In resolving conflict, after you have defined the problems, generated options, and started thinking about what the best options are, now you want to choose the options. It is a good idea that you, along with those with whom you have conflict, after looking at all the options, start deciding which options are the best. Take two or three options and put them together. When you put them together then you can decide how to implement the options, however, you will want get clear on that before you do it. If you get sign-up to the process of choosing among multiple options you will have much more forward movement. That’s how you resolve conflict.
The first thing to do to resolve conflict is find the problem. Then you want to generate options and as you are generating enough options you are going to want to evaluate them. The best way to evaluate the options is to look at all the options and rate them 1 to 10. Ten means it is a great idea, one means it stinks. When you use a 1 to 10 scale to determine the value of each of the options, the highest numbers become self-evident. I recommend using the 1 to 10 scale and the best options will emerge by themselves.
If you are going to resolve conflict, the first thing you want to do is find the problem. After you have done that, you want to generate possible options. Let’s suppose you are in conflict with some other people and you’ve agreed to sit down to work it out. Their first impulse is to come up with what they think is the “right” solution. My recommendation is to come up with multiple options; certainly more than two, preferably three or more. If you have paper, write them all down. You will have a temptation to evaluate the options as they are suggested. I recommend that you withhold evaluation and that they do so as well. Generate multiple options and you will see that the more options that are available, the less conflict there is.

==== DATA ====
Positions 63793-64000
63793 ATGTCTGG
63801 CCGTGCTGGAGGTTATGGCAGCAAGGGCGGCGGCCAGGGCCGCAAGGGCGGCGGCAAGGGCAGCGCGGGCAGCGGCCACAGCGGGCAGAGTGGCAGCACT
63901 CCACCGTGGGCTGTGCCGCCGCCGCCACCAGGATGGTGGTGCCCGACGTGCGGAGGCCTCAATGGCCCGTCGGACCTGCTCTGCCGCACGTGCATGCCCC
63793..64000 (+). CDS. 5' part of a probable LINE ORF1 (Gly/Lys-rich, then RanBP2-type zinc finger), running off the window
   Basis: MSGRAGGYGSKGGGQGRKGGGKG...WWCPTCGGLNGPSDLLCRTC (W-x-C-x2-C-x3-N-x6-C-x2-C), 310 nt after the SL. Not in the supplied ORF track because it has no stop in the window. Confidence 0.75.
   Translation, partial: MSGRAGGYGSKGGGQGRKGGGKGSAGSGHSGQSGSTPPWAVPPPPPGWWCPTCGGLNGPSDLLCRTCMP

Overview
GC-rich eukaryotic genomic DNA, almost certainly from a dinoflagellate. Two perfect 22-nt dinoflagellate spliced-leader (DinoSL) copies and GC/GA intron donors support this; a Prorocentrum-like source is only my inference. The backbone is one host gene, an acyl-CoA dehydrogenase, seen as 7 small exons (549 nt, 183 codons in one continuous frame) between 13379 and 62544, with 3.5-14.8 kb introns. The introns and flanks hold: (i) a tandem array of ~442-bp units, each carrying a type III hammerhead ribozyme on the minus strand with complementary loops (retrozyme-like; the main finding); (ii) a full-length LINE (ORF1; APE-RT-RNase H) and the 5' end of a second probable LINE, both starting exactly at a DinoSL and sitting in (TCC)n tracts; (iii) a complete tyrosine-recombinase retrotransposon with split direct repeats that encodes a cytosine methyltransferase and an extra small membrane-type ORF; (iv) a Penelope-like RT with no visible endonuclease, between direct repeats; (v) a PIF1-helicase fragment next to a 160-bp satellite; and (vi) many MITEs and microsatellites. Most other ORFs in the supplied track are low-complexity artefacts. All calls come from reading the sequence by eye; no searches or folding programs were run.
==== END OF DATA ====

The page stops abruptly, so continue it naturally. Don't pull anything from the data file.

If you are going to resolve conflict, one of the first things that you need to do is define the problem, particularly with the person with whom you have conflict. The way you do that is you ask them, from their view, what the problem is. When they tell you, you listen and play it back and simply ask for clarification. If there are more people with whom you have conflict, you ask them as well. The more you ask, the more you find out, from their view, what the conflict is. Then listen for the nature of the conflict in the form of a question as opposed to a statement. So rather than saying, “The problem is we don’t get along.” say, “The problem is, how are we going to figure out to get along?” When you put it in the form of a question, you are much more likely to get answers and then you will get better results. This is step 1 in resolving conflict.
One of the things you will want to do if you are going to resolve conflict is to review the way you think about compromise. If you’re a them vs. us, win – lose, black – white, kind of person then often you think that any kind of compromise is a loss. Compromise is, you give a little and I give a little, and we make a quid pro quo kind of deal. But, if you think that anything less than what you want is a loss, then you are going to associate weakness and loss with compromise. My recommendation is to remember if you are going to resolve conflict, compromise is one of the essential tools to do it. When you learn to compromise, you are probably going to resolve the conflict and move on.